� 18 Comments �
Two examples stand out:
The first has to do with the latest scramble to re-colonise Africa in no uncertain terms. If we were to cast our minds back to the late 1990s, some of us may recall that it was even trendy in some Western technocratic circles to mumble the mantra of ‘saving Africa from itself’. Since the publication of Basil Davidson’s ‘The Black Man’s Burden: Africa and the Curse of the Nation-state’ (1993) there was much spurious talk of how post-colonial Africa was a disaster zone and that the nation-state model was not applicable there. The subtext of this constant attack on the performance of the nation-states of Africa (which did not come from Davidson, though) was that Africans were not able to govern themselves and were not culturally or essentially adapted to modern modes of governance. The other subtext was that if Africans could not govern themselves then perhaps the time has come for a new mode of colonialism that would rescue Africa (and by extension Africans) from themselves.
Today what we see is the rush to gather and monopolise the oil and gas fields of Africa in the most blatant manner. Already American, European and Chinese companies are all over the continent, cutting deals with corrupt African despots in order to secure the gas and oil resources of countries like Sierra Leone and Guinea.
Yet why isn’t any of this being reported in the Islamist press? Surely the parallels with the developments in many Muslim countries, that are likewise hostage to the oil industry, are clear? Or is it because many Islamist intellectuals and journalists still think that Africans are not important to deserve such reporting because many parts of Africa (like Kenya, Uganda and Tanzania) are not Muslim?
Another striking example that comes to mind is the politics of Central and Latin America, that has gone unrecorded and unrecognised for so long. Venezuela for instance has been threatened with numerous embargoes, has experienced several attempts at toppling its government and has been cast as a Pariah state by the American government. Yet the country’s President Hugo Chavez has been attempting nothing more than an economic reform project aimed at giving the Venezuelan economy back to its people, complete with land reforms and nationalisation of key industries as was the case in Egypt during the time of Gammel Abdel Nasr.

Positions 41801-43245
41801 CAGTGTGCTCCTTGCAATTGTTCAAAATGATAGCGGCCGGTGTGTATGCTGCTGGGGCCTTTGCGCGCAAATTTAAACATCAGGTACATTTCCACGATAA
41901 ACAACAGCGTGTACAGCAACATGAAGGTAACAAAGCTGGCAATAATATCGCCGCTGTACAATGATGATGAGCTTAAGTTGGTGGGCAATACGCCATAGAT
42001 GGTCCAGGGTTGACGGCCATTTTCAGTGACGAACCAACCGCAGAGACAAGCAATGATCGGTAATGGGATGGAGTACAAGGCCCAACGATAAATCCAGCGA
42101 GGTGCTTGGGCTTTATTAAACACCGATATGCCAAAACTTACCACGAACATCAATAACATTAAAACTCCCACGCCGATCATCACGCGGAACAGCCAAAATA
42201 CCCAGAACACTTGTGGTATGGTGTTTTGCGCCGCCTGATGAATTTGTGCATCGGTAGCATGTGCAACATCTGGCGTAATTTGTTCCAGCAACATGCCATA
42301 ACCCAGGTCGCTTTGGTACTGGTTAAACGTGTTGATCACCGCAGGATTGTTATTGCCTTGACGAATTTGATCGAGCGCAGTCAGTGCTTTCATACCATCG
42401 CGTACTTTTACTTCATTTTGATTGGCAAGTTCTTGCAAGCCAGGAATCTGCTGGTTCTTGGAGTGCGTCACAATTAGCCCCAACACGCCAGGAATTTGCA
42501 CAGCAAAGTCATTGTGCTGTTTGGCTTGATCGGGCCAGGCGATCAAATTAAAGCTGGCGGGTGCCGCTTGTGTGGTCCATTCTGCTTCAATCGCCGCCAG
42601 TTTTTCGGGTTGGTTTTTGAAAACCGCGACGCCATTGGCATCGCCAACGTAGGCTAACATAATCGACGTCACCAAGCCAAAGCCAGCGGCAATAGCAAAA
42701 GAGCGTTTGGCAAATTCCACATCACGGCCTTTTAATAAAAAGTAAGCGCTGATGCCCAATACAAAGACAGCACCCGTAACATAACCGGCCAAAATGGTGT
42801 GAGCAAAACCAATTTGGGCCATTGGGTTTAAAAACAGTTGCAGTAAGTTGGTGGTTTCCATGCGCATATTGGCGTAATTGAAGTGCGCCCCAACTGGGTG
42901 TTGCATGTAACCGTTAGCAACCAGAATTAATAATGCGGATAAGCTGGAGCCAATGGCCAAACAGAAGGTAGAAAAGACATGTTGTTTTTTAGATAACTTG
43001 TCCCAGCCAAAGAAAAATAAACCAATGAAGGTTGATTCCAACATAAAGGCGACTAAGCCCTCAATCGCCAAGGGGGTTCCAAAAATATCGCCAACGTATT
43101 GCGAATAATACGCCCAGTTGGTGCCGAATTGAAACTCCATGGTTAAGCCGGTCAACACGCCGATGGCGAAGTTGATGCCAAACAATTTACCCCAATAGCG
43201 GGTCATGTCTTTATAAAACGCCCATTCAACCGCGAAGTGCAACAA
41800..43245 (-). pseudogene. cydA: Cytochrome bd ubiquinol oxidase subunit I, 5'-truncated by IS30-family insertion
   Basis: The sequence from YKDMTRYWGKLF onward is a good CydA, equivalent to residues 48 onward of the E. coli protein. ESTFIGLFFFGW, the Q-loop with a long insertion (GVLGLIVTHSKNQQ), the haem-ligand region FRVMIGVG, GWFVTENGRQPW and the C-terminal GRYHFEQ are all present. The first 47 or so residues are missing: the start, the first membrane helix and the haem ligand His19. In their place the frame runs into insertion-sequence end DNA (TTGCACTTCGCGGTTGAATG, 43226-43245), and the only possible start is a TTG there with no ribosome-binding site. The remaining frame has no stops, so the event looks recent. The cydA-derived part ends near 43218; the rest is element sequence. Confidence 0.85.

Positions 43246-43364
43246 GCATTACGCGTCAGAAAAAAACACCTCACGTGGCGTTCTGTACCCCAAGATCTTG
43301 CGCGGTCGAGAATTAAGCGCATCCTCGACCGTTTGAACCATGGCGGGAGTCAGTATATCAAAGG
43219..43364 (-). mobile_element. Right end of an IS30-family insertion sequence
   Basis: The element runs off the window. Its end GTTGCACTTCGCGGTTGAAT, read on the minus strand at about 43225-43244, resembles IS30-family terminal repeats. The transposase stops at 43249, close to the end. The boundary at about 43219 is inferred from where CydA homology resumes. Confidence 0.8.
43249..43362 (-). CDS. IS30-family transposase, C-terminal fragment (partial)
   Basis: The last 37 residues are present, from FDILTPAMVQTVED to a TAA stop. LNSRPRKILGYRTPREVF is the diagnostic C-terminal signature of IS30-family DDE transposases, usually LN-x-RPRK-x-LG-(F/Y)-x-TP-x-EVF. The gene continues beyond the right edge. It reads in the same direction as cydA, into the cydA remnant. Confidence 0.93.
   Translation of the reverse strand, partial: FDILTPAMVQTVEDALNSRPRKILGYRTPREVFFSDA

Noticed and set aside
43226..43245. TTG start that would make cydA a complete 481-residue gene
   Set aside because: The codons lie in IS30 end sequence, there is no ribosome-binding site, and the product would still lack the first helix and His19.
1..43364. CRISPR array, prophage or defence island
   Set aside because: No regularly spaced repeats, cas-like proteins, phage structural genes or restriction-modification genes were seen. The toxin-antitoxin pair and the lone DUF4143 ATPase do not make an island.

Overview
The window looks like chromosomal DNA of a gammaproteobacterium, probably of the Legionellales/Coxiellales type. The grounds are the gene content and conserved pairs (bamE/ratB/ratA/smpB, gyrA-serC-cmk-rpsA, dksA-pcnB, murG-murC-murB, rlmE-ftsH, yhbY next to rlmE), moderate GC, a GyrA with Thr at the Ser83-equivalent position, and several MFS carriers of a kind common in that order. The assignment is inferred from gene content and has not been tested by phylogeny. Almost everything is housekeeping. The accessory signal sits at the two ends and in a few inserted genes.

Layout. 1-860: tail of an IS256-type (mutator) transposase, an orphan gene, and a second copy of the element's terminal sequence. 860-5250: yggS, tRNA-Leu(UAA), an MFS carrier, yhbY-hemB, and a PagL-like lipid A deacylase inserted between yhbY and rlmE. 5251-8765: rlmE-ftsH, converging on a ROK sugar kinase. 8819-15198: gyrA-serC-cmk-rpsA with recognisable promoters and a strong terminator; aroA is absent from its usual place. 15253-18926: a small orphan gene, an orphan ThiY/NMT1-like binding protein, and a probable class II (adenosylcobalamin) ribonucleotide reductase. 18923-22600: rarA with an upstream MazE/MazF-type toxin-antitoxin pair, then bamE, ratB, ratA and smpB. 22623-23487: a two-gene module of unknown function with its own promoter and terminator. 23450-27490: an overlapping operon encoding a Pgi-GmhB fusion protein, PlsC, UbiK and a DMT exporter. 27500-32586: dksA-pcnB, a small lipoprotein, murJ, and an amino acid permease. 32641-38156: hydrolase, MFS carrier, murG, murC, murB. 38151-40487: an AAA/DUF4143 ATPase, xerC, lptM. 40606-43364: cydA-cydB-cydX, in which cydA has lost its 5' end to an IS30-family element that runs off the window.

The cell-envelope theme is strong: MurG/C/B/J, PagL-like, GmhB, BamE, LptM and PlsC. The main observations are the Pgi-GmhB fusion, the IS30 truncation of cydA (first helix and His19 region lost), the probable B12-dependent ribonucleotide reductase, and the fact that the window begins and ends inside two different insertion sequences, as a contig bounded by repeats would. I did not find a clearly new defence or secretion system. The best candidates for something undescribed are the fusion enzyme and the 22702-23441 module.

Surely it should strike many of us as obvious that this is a case of history repeating itself, and the parallels with developments in the Muslim world; from Egypt under Nasr to Iran under Mosaddeq, are obvious too. And surely there is so much that Muslims can learn today by looking at the Venezuelan struggle against hegemony and comparing that to their own geo-political plight under present circumstances. But again, Venezuela seems entirely off the map for the international Islamist press. Why? Is it because Hugo Chavez and the people of Venezuela are not Muslims?
One cannot help but come to such conclusions when the contradictions and blind-spots seem so painfully obvious. But if prejudice and ignorance of the world of the other is the only thing that is stopping Muslims from looking beyond the frontiers of their own community, then perhaps the time has come for them to serious ask themselves what it means to be Muslim in the first place. Surely one of the principle tenets of Islam is the notion of Tauhid – the unitary nature of God and creation – which reminds us of the fundamental unity we share with the entire human race. The editors, writers and journalists who serve the machinery of the international Islamist press should therefore get their respective acts together and begin to look closer at the rest of the world around them. If they do so, they may realise that Muslims today have more in common with their struggling brothers and sisters in Venezuela, Cuba and the African nations that with the rich elite of their own countries.
Daripada Abu Umarah iaitu al-Bara' bin 'Azib radhiallahu anhuma, katanya: "Kita semua diperintah oleh Rasulullah s.a.w. untuk melakukan tujuh perkara, iaitu meninjau orang sakit, mengikuti janazah, menentasymitkan orang yang bersin, menolong orang yang lemah, membantu orang yang teraniaya, meratakan salam dan melaksanakan sumpah."